The lost guide wire in the radial artery may result in potential risk of complications such as vascular perforation, spasm and thrombus formation. Using a snare to retrieve the guide wire is an effective, safe approach. However, a mismatched size or shape of the snare, or challenging location of the guide wire (such as adherent to the vessel wall) often result in capture failure and as a result, surgical incision of the radial artery becomes the next resort. However, surgical retrieval is potentially associated with other unpredictable complications such as nerve injury, incomplete artery occlusion and upper limb dysfunction. Compared with snare capture and surgical incision, our report provides a more simple, efficient and easily used approach to retrieve the guide wire with the combined use of the angioplasty balloon and guiding catheter. Several reports have described the application of the balloon for retrieval of a foreign body including an entrapped guide wire in the coronary artery and a broken catheter fragment in the peripheral arteries [5,6]. To our knowledge, this is the first report of a balloon anchoring and retreating technique for the retrieval of a migrated HCGW in the radial artery.
There are several critical points that warrant discussion. Firstly, when retreating the inflated balloon, the operator should pay attention to the resistance from the stiff tip of the guide wire and frequently assess the patient for pain symptoms. Once the operator perceives resistance from the tip of the guide wire and the patient complains of pain, balloon retreat should be immediately ceased and examination will be taken to ascertain whether the vessel is injured by the stiff tip of the guide wire. Secondly, an appropriate balloon size should be chosen and proper inflation pressure should be maintained. An oversized balloon or excessive pressure may cause vessel injury. Conversely, an undersized balloon or insufficient inflation pressure may not be enough to fix the guide wire. For most patients, a 2.0 mm to 2.5 mm balloon with 6-8 atm will be sufficient. Thirdly, taking efforts to shorten the distance between the guiding catheter and the guide wire will be helpful for the guide wire to enter the guiding catheter. If the guide wire in the radial or brachial artery migrates too far from the radial sheath, then the balloon-assisted technique (remaining balloon half outside guiding catheter with 4-6 atm and pushing guiding catheter forward) is recommended in order to advance the guiding catheter close enough to the guide wire. In the present case, we did not use this technique because the guide wire had not migrated too far from the radial sheath.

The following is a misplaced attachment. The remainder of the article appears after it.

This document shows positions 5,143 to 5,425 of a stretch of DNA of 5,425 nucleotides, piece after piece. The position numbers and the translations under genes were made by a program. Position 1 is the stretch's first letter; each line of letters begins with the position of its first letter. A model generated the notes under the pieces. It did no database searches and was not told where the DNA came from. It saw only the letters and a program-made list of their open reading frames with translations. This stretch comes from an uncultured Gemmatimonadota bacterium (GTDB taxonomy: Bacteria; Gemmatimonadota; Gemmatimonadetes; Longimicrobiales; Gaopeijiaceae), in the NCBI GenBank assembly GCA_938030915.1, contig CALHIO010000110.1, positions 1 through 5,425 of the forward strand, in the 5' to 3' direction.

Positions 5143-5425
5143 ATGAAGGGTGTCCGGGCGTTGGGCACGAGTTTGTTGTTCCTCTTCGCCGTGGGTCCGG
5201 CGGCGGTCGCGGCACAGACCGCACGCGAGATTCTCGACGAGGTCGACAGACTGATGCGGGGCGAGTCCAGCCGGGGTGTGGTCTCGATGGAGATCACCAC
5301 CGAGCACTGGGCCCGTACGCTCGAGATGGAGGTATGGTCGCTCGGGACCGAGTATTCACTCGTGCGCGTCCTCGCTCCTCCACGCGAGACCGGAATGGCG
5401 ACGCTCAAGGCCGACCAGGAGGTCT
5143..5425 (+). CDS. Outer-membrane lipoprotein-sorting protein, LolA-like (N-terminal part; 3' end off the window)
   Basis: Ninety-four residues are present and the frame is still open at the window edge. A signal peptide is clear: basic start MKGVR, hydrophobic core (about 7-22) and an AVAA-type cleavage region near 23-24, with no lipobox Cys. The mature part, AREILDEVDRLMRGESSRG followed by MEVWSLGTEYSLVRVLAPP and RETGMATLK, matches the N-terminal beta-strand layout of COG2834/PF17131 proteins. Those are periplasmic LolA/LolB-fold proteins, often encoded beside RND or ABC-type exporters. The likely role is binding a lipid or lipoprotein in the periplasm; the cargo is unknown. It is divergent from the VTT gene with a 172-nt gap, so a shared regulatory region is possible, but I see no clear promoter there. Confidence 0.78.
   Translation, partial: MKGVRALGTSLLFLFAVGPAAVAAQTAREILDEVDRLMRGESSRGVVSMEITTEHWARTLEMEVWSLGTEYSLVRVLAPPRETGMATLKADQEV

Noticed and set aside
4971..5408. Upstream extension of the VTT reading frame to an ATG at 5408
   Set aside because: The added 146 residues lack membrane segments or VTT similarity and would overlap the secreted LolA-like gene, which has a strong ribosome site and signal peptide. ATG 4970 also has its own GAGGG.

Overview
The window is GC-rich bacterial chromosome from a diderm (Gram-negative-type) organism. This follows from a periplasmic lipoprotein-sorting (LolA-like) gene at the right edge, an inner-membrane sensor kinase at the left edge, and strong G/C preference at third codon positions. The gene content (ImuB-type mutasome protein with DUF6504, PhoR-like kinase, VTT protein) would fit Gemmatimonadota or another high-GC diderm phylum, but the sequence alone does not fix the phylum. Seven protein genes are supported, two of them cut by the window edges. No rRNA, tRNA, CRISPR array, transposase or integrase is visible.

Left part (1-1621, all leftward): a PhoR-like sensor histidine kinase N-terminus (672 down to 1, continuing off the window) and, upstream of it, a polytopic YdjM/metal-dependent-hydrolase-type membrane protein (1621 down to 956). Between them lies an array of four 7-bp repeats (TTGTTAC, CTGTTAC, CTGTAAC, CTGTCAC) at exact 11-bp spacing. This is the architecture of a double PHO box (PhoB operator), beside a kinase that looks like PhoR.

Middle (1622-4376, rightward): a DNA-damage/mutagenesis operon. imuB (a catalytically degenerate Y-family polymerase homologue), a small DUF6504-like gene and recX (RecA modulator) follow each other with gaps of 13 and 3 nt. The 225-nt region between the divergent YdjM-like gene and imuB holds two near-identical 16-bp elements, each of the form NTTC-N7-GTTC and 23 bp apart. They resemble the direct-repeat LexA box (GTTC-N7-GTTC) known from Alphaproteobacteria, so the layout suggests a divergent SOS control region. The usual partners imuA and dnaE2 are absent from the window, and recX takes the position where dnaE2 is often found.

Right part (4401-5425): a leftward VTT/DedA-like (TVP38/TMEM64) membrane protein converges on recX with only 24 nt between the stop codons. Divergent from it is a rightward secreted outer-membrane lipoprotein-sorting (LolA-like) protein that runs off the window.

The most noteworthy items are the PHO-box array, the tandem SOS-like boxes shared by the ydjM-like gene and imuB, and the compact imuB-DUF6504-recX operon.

As a novel approach different from snare capture, an anchoring and retreating technique by combined use of the angioplasty balloon and guiding catheter is simple, safe and effective, and can be used as an important alternative for retrieval of a guide wire lost in the radial artery.
Conflict of Interest Statement
The authors declare no conflicts of interest.
Figure 1: Retrieval of the guide wire using a balloon anchoring and retreating technique. (A) Migrated hydrophilic-coated guide wire in the right radial artery. (B) Attempted to capture guide wire by use of a snare via femoral artery but failed. (C)A 0.014” PTCA guide wire was introduced into the radial artery. (D) The tip of guide wire was retreated adjacent to the guiding catheter with the movement of inflated balloon. (E) The guide wire entered the guiding catheter by adjusting the guiding catheter and pulling back the inflated balloon. (F) The guide wire was successfully retreated.